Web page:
Liberty Rising Brief: Diminishing Dominance of the US Dollar

Liberty Rising Brief: Diminishing Dominance of the US Dollar

“For though the flame of liberty may sometimes cease to shine, the coal can never expire.” ― Thomas Paine


Today, we’re assessing Saudi Arabia’s latest threat to sell its oil to China and be paid in yuan instead of dollars.

The proposal would create long-term economic concerns by weakening the US dollar’s dominance and changing the market breakdown. Saudi Arabia’s switch from the dollar to the yuan may also trigger a domino effect. For instance, Libya, Iraq, Iran, and Syria have all moved away from the dollar. However, all except Iran have yet to face repercussions for the economic decision.

Saudi Arabia, like most countries, uses USD as its reserve currency. Therefore, when its own currency is devalued, the country can peg its currency to the dollar. This system led the USD to become the “gold standard” of the 21st century. Consequently, oil deals with yuan signals a distancing from the dollar reserve system, which threatens American dominance.

According to Business Insider,

About 80% of global oil sales are done in dollars, and Saudi Arabia has conducted its deals exclusively in the greenback since 1974. So if a Saudi-yuan deal were to be made, it would bolster China’s currency at the expense of the dollar as Beijing looks to challenge US leadership in financial markets.

Meanwhile, UK Prime Minister Boris Johnson is requesting consistent oil production and exports from Saudi Arabia. His meeting followed an international increase in the cost of oil, amid Russian bans demanding alternative sources.

The US is making similar proposals, according to The Hill,

The U.S., which last week banned Russian oil imports, has joined calls for increased oil production from OPEC+, a group of oil-producing nations that includes Saudi Arabia and the UAE.

Last week, Secretary of State Antony Blinken said oul-producing nations must “stabilize global energy markets, to make sure that there remains an abundant supply of energy around the world.” 

However, Saudi Crown Prince Mohammed bin Salam reportedly refused to meet with President Biden to discuss the Russia-Ukraine War and increase oil production.

Furthermore, the US and Saudi Arabia’s relationship has gone downhill, especially amid the Biden Administration’s hesitancy to involve itself with the Yemen civil war and its efforts to revive the Iran nuclear deal.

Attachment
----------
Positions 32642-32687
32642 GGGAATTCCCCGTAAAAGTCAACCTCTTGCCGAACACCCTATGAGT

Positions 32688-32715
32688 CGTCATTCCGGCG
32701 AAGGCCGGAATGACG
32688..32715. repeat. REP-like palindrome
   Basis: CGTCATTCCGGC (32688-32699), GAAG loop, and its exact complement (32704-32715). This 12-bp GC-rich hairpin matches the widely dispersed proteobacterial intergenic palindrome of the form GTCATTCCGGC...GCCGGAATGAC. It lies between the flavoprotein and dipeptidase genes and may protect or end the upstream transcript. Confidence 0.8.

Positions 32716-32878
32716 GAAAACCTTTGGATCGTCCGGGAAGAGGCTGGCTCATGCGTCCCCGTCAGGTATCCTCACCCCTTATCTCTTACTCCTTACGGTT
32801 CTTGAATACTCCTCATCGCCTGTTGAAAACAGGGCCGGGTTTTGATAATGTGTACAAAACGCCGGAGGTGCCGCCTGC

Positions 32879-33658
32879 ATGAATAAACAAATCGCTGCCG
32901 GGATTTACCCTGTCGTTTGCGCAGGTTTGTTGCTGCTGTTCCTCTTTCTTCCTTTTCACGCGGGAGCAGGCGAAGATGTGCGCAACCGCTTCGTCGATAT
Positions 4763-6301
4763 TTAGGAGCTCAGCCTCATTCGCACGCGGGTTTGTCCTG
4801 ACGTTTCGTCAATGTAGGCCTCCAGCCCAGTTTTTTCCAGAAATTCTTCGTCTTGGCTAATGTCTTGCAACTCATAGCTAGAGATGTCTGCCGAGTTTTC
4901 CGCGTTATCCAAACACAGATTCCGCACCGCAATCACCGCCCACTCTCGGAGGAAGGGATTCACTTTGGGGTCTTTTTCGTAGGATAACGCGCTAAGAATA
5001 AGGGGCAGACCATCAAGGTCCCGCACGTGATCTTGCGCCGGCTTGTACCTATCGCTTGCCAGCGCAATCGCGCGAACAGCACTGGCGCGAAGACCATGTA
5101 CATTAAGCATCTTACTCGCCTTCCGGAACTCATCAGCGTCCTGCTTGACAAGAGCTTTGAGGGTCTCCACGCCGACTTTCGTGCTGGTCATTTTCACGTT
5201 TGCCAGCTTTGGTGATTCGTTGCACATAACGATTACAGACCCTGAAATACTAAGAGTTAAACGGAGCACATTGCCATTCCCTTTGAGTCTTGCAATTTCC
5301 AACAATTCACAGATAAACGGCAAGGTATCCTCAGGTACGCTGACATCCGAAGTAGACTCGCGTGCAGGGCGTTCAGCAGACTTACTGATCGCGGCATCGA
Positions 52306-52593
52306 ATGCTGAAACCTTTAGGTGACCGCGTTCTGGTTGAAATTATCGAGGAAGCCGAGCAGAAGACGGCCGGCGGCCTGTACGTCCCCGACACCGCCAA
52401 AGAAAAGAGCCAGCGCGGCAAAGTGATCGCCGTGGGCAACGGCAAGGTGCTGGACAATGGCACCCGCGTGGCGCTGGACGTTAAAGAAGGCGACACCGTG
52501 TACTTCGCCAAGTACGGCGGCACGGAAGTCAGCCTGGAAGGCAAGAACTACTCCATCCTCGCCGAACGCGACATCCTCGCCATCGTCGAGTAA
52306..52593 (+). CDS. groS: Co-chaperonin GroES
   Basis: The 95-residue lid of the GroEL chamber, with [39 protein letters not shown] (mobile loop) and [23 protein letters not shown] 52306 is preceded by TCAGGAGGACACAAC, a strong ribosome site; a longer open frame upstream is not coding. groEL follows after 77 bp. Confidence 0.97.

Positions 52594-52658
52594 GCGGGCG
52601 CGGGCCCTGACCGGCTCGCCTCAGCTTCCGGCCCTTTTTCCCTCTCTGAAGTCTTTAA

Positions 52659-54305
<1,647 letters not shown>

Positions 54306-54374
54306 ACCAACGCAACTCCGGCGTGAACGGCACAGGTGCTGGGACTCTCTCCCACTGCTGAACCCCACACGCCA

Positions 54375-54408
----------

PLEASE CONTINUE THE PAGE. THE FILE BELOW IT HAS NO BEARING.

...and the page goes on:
All things considered, the oil industry is suspected to continue on its current rocky trajectory.

In other economic news, the Federal Reserve approved a quarter percent increase on interest rates. This marks the first increase since December of 2018, and more are predicted to follow in the coming months. According to CNBC,

Along with the rate hikes, the committee also penciled in increases at each of the six remaining meetings this year, pointing to a consensus funds rate of 1.9% by year’s end. That is a full percentage point higher than indicated in December. The committee sees three more hikes in 2023 then none the following year.

The Federal Reserve officials also noted a significant increase in inflation compared to their December predictions, along with slower GDP growth.

Fed Chairman Jerome Powell said,

We are attentive to the risks of further upward pressure on inflation and inflation expectations. The committee is determined to take the measures necessary to restore price stability. The U.S. economy is very strong and well-positioned to handle tighter monetary policy.

Moving forward, the economic impact will also be illustrated by the cryptocurrency market. With regard to BitCoin, analysts suggest the coin will remain resilient to rising interest rates, even amid inflation and geopolitical tensions. Although, Joseph Orsini of Eaglebrook Advisors suggests cryptocurrency will continue mirroring the ups and downs of economics and politics.

Furthermore, cryptocurrency is continuing to become more popular and mainstream in America and abroad. For instance, Ukraine just legalized the cryptocurrency market after recognizing its greater potential compared to more volatile systems.

As the Russia-Ukraine War intensifies, countries are continuing to delegate how to handle the situation, assist with aid, and protect surrounding countries. President Biden has expressed stern opinions on Putin and his choices regarding the invasion. After president Zelenskyy spoke to the International Criminal Court, Biden called Putin a war criminal.

White House press secretary Jen Psaki said Biden was speaking from his heart about what he has seen on the news about the ‘barbaric actions by a brutal dictator.’ Psaki noted that there is a separate legal process to determine whether Putin has violated international law and committed war crimes. That process currently is underway at the State Department, she said.

While Americans have been sent to surrounding European countries, the US has yet to be formally engaged.

American Liberty News will continue reporting on the war, and its economic and social impacts as it unfolds.

Thank you for reading today’s morning brief!